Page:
Jill Cooke, a curator of the British Museum (BM) gave a presentation on the Mosaic and its proposed relocation from London to Dorset. She explained its national importance in both archaeological and religious contexts. She stated that it had been decided by the Trustees of the BM that the Dorset County Museum (DCM) was to be the location of the Mosaic subject to a confirmatory feasibility study and that SN was unsuitable due to its poor infrastructure and lack of a professional curator. She said there were also significant risks in locating it to SN such as the financial implications after opening, sustaining a continuing high footfall of visitors and possibly not meeting National Lottery criteria.

She also stated that if there was any dissent from SN about the BM’s decision it might result in the Trustees of the BM not relocating the Mosaic to Dorset.

Included in the relocation of the Mosaic to Dorset was the idea of having a self funded visitor attraction in SN which could include artefacts from the DCM and also a funded research project in HSM to determine the extent of Roman occupation in the village. Jill Cooke asked for names of those who could assist in drawing up the concept for the visitor attraction. No location or size of the attraction in SN was suggested.

When questioned about the central roundel* of the Mosaic, which is periodically sent out on tour to other museums, Jill Cooke admitted ownership would be retained by the BM for this purpose and a replica would be exchanged into the Mosaic after the original had been in situ at the DCM for approximately two years.

There was a show of hands towards the end of the meeting which showed support by the invitation only audience for the Mosaic to be located in Dorchester. However, no other site such as SN was offered as an alternative and few SN inhabitants were at the meeting.

On Tue 8 Oct 19 at the committee meeting of the  Arts Society Blackmore Vale it was decided not be involved with the move of the Mosaic to the DCM. Support, if the SN museum agreed, would be given to this museum to develop a Roman Room and  the inclusion of a replica of the roundel.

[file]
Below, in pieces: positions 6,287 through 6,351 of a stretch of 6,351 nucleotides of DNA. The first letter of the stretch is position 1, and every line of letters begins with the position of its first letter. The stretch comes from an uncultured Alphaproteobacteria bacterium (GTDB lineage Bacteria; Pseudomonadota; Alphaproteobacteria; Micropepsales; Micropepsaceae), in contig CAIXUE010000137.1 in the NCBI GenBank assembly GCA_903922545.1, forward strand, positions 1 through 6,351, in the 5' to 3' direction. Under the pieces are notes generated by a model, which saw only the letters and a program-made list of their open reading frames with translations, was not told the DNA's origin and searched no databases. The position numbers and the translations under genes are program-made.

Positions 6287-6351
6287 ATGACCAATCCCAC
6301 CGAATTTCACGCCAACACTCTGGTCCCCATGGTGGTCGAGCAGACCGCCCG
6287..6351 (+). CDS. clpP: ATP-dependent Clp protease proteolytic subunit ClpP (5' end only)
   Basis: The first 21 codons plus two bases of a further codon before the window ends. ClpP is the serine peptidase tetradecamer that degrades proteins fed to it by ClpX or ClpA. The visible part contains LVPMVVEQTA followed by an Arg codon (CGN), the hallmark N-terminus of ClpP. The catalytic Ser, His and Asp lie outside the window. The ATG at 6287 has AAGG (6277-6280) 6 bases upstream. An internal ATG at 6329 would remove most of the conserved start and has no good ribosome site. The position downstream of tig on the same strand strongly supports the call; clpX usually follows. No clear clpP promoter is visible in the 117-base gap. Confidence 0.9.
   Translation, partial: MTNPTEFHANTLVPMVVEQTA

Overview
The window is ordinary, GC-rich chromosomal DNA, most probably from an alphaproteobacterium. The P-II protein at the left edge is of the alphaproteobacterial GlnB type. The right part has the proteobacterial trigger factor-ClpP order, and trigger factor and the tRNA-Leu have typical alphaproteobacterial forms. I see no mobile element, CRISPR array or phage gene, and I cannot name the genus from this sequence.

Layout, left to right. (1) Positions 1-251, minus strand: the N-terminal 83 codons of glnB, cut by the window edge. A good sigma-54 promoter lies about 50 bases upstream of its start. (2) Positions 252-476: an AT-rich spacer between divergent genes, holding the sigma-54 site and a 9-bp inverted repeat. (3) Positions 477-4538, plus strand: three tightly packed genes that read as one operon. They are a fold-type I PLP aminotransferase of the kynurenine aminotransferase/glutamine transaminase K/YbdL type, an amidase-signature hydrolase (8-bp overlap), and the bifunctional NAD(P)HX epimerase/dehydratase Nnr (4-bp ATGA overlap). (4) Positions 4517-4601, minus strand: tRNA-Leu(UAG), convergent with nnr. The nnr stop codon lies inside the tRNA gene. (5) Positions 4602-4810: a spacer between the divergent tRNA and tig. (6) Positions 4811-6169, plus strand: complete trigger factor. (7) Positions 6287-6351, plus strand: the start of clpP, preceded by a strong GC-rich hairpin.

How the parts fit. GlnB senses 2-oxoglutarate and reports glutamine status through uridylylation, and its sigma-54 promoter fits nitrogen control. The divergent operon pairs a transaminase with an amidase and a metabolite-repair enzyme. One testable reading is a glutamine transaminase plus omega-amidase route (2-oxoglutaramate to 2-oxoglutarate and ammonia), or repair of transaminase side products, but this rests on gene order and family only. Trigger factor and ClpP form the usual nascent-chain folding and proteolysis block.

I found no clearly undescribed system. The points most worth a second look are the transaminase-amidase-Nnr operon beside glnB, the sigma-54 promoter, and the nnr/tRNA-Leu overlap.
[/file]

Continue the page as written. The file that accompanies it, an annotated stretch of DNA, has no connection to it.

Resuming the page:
*It is considered that the roundel is of international importance as it shows the first depiction of Christ. See featured image. The Sturminster Newton Museum and Mill Society has now changed its name to Sturminster Newton Heritage Society. In November 19 The Society wrote to the BM asking if it could have a replica roundel and has received an enthusiastic response.

The Arts Society (formerly known as NADFAS) has always been known for its wonderful work on Church Recording.  That is, recording everything inside a particular Church, from floor to ceiling and eventually producing large illustrated books detailing each item and its history.  These volumes are then presented to various institutions, for example if it is an Anglican Church in England, one volume will be presented to the participating Church, one to the local  County or Diocesan Records Office which holds the diocesan archive, one to Church Care, one to the Victoria and Albert Museum Art Library and another to Historic England Archives.

These books are incredibly useful for researchers, historians, insurance companies and the police trying to identify stolen items, but also of much interest to Church Recorders and worshippers.

The work can be fascinating at times and quite a bit of detective work can be involved trying to discover if an item is original or whether an item has been painted over or renovated incorrectly. Just trying to read some items written in different forms of language can be an interesting challenge.

At our Blackmore Vale Branch of The Arts Society we have a small group of people who are always happy to welcome anyone who is interested in their work to find out more about it.  Having completed the records of St. Mary’s Church in Sturminster Newton, at the moment the group is just starting on the recording of St. Peter’s Church, Hinton St. Mary and two committee members, Penny Brentnall and Jill  Harris went along to see the group in action.  Although we only had a short time with the group it was a most enjoyable visit and a small insight into this very important contribution that the group make.

  It was fascinating to see the great detail that the group go into and how they work together to try and solve various conundrums.  The group carry out their work, a couple of hours at a time, mostly during the warmer months of the year for obvious reasons!

Penny Brentnall


Pat Gee and Felicity MacSwiney

                                                                              One of the many stained glass windows at St. Peter’s Hinton St. Mary 

                                               A quick sketch of the window made by Frances Moule before work begins